Dr. Bowen’s influence will ripple through Denison for a long time. Bill was convinced that colleges were better working together than apart—even rival colleges. Under Bill’s leadership, the Andrew W. Mellon Foundation championed the Great Lakes Colleges Association (GLCA), a consortium of thirteen liberal arts colleges in Ohio, Indiana, and Michigan, of which Denison is a founding member, as well as the more recently-established Five Colleges of Ohio, Inc., consisting of friends and competitors Denison, Kenyon, Oberlin, Ohio Wesleyan, and The College of Wooster. Through these tight associations we’ve learned how to provide better experiences for our students while mitigating costs. The Five Colleges share library and information resources, engage in joint purchasing arrangements, and are beginning to think about collaborative “back office” operations. The GLCA provides shared off-campus study opportunities, faculty enrichment and development programs, and collective promotion of the liberal arts and sciences. During my last years at Denison, the GLCA—with Mellon encouragement—created the Global Liberal Arts Alliance (GLAA), which forges partnerships between GLCA institutions and the growing number of American-style liberal arts institutions in Europe, Africa, the Middle East, and Asia. Under Denison President Adam Weinberg’s leadership, Denison has found opportunities for both students and faculty to engage in new teaching and learning opportunities around the world through active participation in GLAA.
Over the course of many years, Bill and Mary Ellen Bowen were generous to Denison. What reveals the most about them is where they wanted their resources used. For Mary Ellen it was student welfare, especially though the Student Health Center. Bill and Mary Ellen amplified that support by putting at my disposal as president funds to meet emergencies in the lives of the young people who came to study and live at Denison. Late in my time at Denison, Bill and Mary Ellen created the Bayley-Bowen Faculty Fellowship, honoring the long, warm connection between them and Bill’s Denison classmate and fellow life trustee David H. Bayley ’55 and Dave’s late wife Chris. This award, designated specifically for up-and-coming junior faculty members, was in keeping with Bill’s belief that the key element of a Denison experience is great teaching, and with his conviction that Denison needs to nurture teacher-scholars, lifetime learners who always are growing in their craft.
Well after I retired from the Denison presidency, Bill’s door was always open to me—as it was to so many in higher education. A visit to New York City was never complete without a stop at the Andrew W. Mellon Foundation. After stepping down from the Foundation presidency, Bill chaired the board of the spinoff not-for-profit Ithaka Harbors, the parent of Bill’s successful experiments in information management in the arts and humanities: JStor (the electronic archive of scholarly journals), ArtStor (the virtual museum of much of the world’s great visual art), and other ventures to preserve and disseminate culturally and academically valuable materials. As such, he simply moved his office across the back courtyard from Mellon headquarters to an adjacent Upper East Side brownstone. When I was in the city, I could pretty much count on catching him there. Dressed in comfortable slacks and a sweater, Bill always want to know how was I doing, the same question he had asked when I arrived at Denison. He asked it of everyone.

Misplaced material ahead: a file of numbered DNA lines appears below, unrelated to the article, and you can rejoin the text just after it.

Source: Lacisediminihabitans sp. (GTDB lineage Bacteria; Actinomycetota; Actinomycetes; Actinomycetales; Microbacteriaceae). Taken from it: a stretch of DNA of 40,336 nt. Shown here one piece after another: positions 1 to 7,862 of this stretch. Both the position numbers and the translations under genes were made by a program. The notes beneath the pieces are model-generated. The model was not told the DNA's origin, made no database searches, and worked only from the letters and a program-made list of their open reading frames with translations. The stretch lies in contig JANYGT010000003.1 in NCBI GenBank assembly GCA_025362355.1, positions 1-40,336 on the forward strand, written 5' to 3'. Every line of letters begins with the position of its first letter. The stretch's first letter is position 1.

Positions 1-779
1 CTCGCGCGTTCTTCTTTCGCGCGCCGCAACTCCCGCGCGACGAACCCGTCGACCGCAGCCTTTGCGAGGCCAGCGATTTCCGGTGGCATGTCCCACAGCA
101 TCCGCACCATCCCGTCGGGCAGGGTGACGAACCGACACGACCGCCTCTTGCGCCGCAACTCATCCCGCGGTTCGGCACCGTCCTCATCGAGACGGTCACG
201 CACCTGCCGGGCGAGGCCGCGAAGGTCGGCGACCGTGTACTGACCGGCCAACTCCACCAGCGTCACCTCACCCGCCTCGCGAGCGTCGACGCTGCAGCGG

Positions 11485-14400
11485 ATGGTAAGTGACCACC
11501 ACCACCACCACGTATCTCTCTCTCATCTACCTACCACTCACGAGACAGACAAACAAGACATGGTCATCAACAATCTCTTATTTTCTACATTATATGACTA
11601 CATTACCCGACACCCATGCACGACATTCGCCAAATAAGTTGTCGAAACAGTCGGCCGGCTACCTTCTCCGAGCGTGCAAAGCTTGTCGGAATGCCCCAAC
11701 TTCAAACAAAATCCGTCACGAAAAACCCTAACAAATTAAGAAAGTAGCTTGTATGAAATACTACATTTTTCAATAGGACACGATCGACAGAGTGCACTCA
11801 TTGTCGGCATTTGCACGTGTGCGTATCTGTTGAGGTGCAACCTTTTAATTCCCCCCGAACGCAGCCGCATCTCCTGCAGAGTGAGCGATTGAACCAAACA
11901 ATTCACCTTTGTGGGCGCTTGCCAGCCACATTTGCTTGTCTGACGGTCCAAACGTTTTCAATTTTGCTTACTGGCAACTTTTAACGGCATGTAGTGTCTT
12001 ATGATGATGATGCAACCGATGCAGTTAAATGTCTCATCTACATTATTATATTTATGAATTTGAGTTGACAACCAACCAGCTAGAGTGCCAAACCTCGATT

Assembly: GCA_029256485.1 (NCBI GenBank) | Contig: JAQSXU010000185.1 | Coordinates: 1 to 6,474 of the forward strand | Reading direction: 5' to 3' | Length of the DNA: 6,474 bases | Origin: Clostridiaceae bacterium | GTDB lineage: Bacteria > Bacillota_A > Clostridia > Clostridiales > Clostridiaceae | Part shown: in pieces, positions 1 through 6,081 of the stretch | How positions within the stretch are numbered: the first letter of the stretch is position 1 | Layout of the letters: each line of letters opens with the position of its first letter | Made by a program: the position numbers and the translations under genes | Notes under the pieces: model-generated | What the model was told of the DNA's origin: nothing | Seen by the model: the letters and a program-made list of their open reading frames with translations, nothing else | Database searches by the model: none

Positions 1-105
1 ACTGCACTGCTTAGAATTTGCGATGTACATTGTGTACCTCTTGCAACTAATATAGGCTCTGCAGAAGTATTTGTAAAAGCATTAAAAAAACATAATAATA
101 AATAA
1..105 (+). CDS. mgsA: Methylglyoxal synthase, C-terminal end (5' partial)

Bill named Ithaka Harbors for the Greek-language poem “Ithaka” by the early 20th-century poet Constantine Cavafy, an international artist who live in Istanbul, London, and in his native Alexandria, Egypt. The poem is Cavafy’s musing on the homeward voyage of the warrior prince Odysseus of the Homeric epics. It’s easy to see how it provides a metaphor for education and self-culture. Bill Bowen saw it that way. So do I, and I used it as the centerpiece for my address at the Induction of the Denison Class of 2009 as they commenced their undergraduate education. In English translation, the poem begins:
As you set out for Ithaka
hope the voyage is a long one,
full of adventure, full of discovery.
Laistrygonians and Cyclops,
angry Poseidon—don’t be afraid of them;
You’ll never find things like that on your way
as long as you keep your thoughts raised high,
as long as a rare excitement stirs your spirit…
And near its end, shares:
Keep Ithaka always in your mind.
Arriving there is what you are destined for.
But do not hurry the journey at all.
Better if it lasts for years,
So you are old by the time you reach the island,
wealthy with all you have gained along the way,
not expecting Ithaka to make you rich.
Bill Bowen—Bill Bowen of Denison—hope the voyage is a long one.